In what appears to be a historic chapter in Indonesian and Japanese bilateral relations, both nations have forged a defense cooperation agreement that will pave the way for Indonesia to procure Japanese military hardware with a possibility of technology transfers as well.
The agreement was announced after the so-called '2 plus 2' ministerial meetings attended by the foreign and defense ministers of both countries on Thursday, which came amid simmering territorial tensions in the South China Sea (SCS) between China and Indonesia's fellow ASEAN members Philippine and Vietnam.
With a raft of outcomes from the meetings that see Indonesian and Japanese relations achieve a new high, Indonesia is the first ASEAN member to have the privilege of holding such a rare meeting, following similar meetings held by Japan and its allies the US and Australia.
The main outcome of the agreement relates to Indonesia's potential purchase of advanced Japanese military products, after the latter passed legislation on peace and security that has lifted prohibitions on exporting military hardware imposed since the end of World War II.
'In today's meeting, we've agreed to start negotiations on defense equipment and technology transfers,' said Japan's Defense Minister Gen Nakatani in an interview at his office after the meeting.
'We like to focus on the holding of discussions [on the procurement] in relation to maritime security, humanitarian assistance and disaster relief,' he said.
According to Nakatani, Indonesia's plan to procure US-2 amphibious aircraft used in maritime rescue operations was high on the agenda.
However, he said that when it came to technology transfers a comprehensive and concrete agreement should be forged.
'There should be a clear rule such as how long this cooperation can be conducted and to what extent. Going forward we need more concrete proposals and more coordination with the Indonesian government,' he said. According to an Indonesian official, the cost of one US-2 may amount to Rp 1 trillion (US$71.4 million).
Indonesia's Ambassador to Japan Yusron Ihza Mahendra said the defense cooperation would not only cover the US-2, but also other products, such as engines for Indonesian-made Anoa armored personnel carriers and for locally made military excavators.
Indonesia has been aggressively trying to purchase military hardware overseas, but on the basis of subsequent technology transfers.
Indonesia's Defense Minister Ryamizard Ryacudu said the historical defense cooperation should not be interpreted as adding to tension in the region.
'This meeting is not about forging a coalition for war. It is aimed at promulgating peace,' he said.
The meeting was a follow up to the meeting between President Joko 'Jokowi' Widodo and Japanese Prime Minister Shinzo Abe earlier this year, in which both leaders agreed to sign a legal umbrella for ensuing cooperation on a concrete level.
Prior to Thursday's meeting with Japan, Indonesia had been widely perceived by observers as leaning more toward China, as seen in a raft of benefits China has given to Indonesia, such as billions of dollars of infrastructure funding.
When asked whether the meeting with Japan would be interpreted differently by China, Foreign Minister Retno LP Marsudi believed it would not in any way undermine that relationship.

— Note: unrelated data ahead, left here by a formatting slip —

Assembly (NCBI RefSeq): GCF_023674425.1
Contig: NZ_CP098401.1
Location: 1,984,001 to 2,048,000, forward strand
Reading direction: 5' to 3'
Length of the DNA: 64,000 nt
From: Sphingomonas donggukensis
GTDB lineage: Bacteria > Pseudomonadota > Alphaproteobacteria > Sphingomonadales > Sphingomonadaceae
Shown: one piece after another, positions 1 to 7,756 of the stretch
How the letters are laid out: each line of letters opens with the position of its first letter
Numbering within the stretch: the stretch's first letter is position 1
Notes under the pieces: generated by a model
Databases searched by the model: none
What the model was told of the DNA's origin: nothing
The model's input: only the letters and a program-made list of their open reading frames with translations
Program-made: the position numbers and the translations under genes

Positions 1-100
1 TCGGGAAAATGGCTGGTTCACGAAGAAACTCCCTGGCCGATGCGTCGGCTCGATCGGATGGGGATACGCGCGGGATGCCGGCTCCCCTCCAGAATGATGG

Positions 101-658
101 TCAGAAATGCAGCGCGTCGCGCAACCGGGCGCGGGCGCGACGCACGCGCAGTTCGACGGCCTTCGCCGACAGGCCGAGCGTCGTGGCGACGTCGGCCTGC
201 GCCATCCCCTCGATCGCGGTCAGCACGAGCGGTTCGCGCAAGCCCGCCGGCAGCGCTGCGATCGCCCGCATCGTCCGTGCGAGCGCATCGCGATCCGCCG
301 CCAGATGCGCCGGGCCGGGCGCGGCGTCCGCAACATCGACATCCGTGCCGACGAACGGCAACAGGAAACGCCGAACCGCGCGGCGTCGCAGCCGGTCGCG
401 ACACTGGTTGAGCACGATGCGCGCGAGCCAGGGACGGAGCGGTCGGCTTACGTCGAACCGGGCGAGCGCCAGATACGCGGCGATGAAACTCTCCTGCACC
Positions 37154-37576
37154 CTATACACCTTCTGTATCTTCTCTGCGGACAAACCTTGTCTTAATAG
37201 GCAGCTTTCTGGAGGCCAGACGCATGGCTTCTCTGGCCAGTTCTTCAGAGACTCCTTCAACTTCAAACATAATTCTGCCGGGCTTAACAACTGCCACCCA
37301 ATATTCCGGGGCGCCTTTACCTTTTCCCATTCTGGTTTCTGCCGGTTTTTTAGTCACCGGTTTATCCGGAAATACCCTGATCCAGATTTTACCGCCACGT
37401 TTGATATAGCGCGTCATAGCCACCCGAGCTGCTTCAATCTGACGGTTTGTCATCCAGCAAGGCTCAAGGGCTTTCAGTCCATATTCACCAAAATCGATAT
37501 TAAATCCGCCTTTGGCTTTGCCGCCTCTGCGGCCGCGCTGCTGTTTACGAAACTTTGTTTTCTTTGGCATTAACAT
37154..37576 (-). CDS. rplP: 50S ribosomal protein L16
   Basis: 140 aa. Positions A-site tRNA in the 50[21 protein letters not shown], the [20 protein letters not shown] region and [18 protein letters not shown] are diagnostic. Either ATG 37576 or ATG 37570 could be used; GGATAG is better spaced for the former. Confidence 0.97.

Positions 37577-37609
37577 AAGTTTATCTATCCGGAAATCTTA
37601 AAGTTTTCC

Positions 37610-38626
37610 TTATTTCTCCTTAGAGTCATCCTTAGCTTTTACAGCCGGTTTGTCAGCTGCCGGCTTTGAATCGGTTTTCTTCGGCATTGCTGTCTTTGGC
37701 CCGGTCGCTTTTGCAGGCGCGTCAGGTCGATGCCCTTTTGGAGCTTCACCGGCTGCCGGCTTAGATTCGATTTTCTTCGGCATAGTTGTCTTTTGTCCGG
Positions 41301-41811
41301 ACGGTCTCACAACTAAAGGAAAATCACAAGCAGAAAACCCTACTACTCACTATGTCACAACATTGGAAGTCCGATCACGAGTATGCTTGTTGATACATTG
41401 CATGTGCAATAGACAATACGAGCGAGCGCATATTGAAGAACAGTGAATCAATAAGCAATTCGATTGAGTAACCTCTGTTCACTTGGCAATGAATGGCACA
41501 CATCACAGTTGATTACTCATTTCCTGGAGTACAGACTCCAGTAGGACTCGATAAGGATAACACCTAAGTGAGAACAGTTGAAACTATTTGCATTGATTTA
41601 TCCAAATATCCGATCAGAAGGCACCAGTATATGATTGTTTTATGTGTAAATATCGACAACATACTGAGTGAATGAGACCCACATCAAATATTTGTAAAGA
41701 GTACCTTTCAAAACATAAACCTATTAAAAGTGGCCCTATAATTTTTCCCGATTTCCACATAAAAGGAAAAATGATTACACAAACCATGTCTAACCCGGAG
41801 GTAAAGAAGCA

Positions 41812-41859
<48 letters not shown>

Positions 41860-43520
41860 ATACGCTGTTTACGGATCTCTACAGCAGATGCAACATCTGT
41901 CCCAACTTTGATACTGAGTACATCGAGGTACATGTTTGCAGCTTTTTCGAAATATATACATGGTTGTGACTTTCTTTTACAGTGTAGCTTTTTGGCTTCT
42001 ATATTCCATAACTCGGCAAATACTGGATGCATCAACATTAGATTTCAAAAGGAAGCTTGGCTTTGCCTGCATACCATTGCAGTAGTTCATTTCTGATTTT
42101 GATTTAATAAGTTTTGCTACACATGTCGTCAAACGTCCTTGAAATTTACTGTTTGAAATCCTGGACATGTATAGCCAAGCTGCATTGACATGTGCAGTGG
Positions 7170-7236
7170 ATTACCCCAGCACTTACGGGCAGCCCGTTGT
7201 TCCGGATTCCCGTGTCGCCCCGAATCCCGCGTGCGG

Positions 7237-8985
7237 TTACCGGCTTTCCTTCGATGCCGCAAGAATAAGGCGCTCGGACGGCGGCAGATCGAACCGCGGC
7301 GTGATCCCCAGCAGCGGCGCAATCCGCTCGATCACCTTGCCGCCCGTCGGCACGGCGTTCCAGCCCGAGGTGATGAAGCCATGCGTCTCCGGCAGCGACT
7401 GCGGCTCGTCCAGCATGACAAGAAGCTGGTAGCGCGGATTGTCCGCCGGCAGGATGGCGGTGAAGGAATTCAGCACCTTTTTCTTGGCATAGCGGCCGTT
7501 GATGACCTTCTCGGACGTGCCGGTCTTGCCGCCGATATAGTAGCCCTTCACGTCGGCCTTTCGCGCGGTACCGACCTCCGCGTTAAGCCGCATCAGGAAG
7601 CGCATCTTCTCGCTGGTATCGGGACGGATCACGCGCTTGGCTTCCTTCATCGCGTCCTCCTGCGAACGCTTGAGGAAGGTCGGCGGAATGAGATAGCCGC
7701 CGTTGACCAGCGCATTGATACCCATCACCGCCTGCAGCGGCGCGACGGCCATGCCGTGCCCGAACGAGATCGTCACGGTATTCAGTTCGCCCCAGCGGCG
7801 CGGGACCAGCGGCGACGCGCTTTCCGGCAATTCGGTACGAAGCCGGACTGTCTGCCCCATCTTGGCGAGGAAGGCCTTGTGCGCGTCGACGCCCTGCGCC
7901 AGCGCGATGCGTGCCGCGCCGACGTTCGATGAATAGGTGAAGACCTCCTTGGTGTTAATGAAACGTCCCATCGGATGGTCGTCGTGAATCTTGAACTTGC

'It will not be interpreted differently by China because this has clearly contributed to international peace and stability. We've had more or less similar meetings with China attended by our coordinating political, legal and security minister. We've also had a similar format with Australia as well,' she said.
China's role in the SCS dispute was also discussed during the meeting, with Indonesia calling on all parties in the dispute to fully and effectively implement an agreed declaration of conduct.
According to Retno, Indonesia has reaffirmed its stance that it is not among the claimants in the SCS conflict as it has no overlapping claims of any form, including over geographical and maritime features, territorial waters, exclusive economic zones or a continental shelf.
Outcomes of meeting
1. Both countries agree to open communication hotline between respective foreign ministers and defense ministers.
2. Similar meetings to be held every two years.
3. Indonesia emphasizes importance of maritime cooperation.
4. Indonesia expects Japan to implement points of maritime cooperation as agreed in recent East Asia Summit in Kuala Lumpur.
5. As an observer in the Indian Ocean Rim Association (IORA), Japan expected to increase its role in the association of which Indonesia is current chair.
6. In regard to the South China Sea (SCS) dispute, Indonesia and Japan share similar spirit to ensure peace and stability in region.
7. Indonesia calls on all parties to end any activities that may escalate tension in SCS, abide by international rules and laws.
8. Indonesia calls on all parties in SCS dispute to fully and effectively implement declaration of conduct and early conclusion of code of conduct.
9. Indonesia reaffirms stance as non-claimant in SCS conflict with no overlapping claim of any form.
10. Counterterrorism cooperation.
11. Japan, Indonesia to exchange support in bid for non-permanent membership of UN Security Council.
12. Japan to help Indonesia increase capacity-building in Navy.
13. Further negotiations on Indonesia's procurement of military products and transfers of technology, with priority being purchase of US-2 amphibious aircraft.
14. Cyber and intelligence cooperation.
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